Geraldo, a media pinhead,
In November of 1988, the Geraldo daytime talk show achieved its highest ratings ever in over thirteen million homes. Young Hate Mongers featured John Metzger of the Aryan Youth Movement, and Robert Heick of the National Front (both white), Roy Innis of the Congress of Racial Equality (black), rabbi A. Bruce Goldman (Jewish), and a New Jersey couple who claimed they'd been attacked and terrorized by skinheads. Sitting in the audience was an army of neo-Nazi skinheads representing National Resistance.
Metzger complained about "kikes" and called Innis an "uncle Tom." Innis walked over to Metzger, and placed his hands around the boy's neck. Pandemonium broke out in the studio, and within seconds Rivera was suffering from a broken nose - an injury inflicted by a chair was smashed across his face by Metzger's bodyguard.
Throughout the program, young white supremacists were taunted and goaded, being called "a bunch of young clowns." Rivera warned them not to push him too hard. Calling his guests "hate mongers," and using cockroach metaphors was Rivera's rhetorical strategy, and it certainly resulted in a brawl. Geraldo stood back and watched the violence ensue, until a chair flew across the room and collided with his face. Geraldo stepped into the ring and fought back well, throwing some terrific punches.
Geraldo Rivera is often observed defending his professional reputation and journalistic sensibilities. In 1986 he hosted the nationally-broadcast special, The Mystery of Al Capone's Vault. With dramatic flair, he fired a submachine gun through the wall of the second floor gymnasium at the Lexington Hotel in Chicago, with the potential discovery of dead bodies, jewels, or historical artifacts. Inside the vault was a pile of dirt and one (1) beer bottle, the television equivalent of a pie in the face.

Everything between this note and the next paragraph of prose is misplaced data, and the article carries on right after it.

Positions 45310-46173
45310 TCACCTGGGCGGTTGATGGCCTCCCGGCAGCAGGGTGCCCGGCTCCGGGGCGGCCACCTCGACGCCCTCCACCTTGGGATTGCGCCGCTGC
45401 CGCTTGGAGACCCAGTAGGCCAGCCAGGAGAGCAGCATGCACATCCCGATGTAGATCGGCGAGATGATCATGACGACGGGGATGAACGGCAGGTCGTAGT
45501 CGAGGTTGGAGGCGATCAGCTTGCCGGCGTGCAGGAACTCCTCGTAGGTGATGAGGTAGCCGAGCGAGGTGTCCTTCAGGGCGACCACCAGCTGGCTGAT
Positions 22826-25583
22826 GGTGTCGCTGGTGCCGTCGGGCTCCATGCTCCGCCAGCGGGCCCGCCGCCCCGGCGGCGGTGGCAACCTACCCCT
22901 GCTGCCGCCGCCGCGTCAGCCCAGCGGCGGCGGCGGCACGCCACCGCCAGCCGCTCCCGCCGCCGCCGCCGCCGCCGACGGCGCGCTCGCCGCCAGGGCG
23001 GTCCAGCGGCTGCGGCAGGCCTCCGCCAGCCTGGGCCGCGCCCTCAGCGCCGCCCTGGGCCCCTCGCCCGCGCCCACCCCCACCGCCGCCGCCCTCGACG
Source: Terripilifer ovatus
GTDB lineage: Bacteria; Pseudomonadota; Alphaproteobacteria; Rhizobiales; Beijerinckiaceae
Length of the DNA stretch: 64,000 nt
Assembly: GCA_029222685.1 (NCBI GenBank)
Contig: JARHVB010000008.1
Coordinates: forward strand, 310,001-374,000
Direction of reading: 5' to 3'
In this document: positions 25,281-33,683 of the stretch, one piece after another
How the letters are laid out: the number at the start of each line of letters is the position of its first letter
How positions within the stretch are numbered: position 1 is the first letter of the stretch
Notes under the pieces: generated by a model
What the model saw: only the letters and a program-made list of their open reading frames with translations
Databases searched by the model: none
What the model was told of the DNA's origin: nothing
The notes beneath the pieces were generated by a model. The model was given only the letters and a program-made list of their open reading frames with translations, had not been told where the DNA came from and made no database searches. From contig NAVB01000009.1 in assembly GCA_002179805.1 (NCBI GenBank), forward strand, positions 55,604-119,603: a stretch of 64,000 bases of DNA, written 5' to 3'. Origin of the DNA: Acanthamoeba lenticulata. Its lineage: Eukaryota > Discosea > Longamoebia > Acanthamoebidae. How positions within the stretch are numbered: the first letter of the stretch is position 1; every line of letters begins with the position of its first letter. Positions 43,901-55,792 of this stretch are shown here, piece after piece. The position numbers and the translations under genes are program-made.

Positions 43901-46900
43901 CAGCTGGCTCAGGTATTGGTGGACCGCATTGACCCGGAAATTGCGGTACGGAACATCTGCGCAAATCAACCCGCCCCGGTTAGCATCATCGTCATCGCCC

Rivera aired a story for Fox News about American soldiers who were killed abroad by friendly fire during a US bombing raid. Rivera intoned the Lord's Prayer and described the site as ''hallowed ground''. The problem was, David Foklenfilk of The Baltimore Sun discovered Rivera had been hundreds of miles away during the incident. The Fox News Channel concluded that Rivera had made a regrettable error. Geraldo defended his reporting as ''an innocent mistake'' in which he mistook ''the carnage in Tora Bora'' for the bloodshed in Kandahar. He also presented evidence that another friendly-fire attack took place in Tora Bora, from where he delivered his disputed report.
Later, on Live With Regis and Kelly, Rivera suggested that Folkenfilk was suffering from penis envy.
In March of 2003, while on assignment covering the war in Iraq, Geraldo was told by American military officials that he was no longer welcome to accompany U.S. soldiers. It turns out that during an on-air appearance, he'd drawn a map in the sand revealing sensitive information about U.S. troop locations.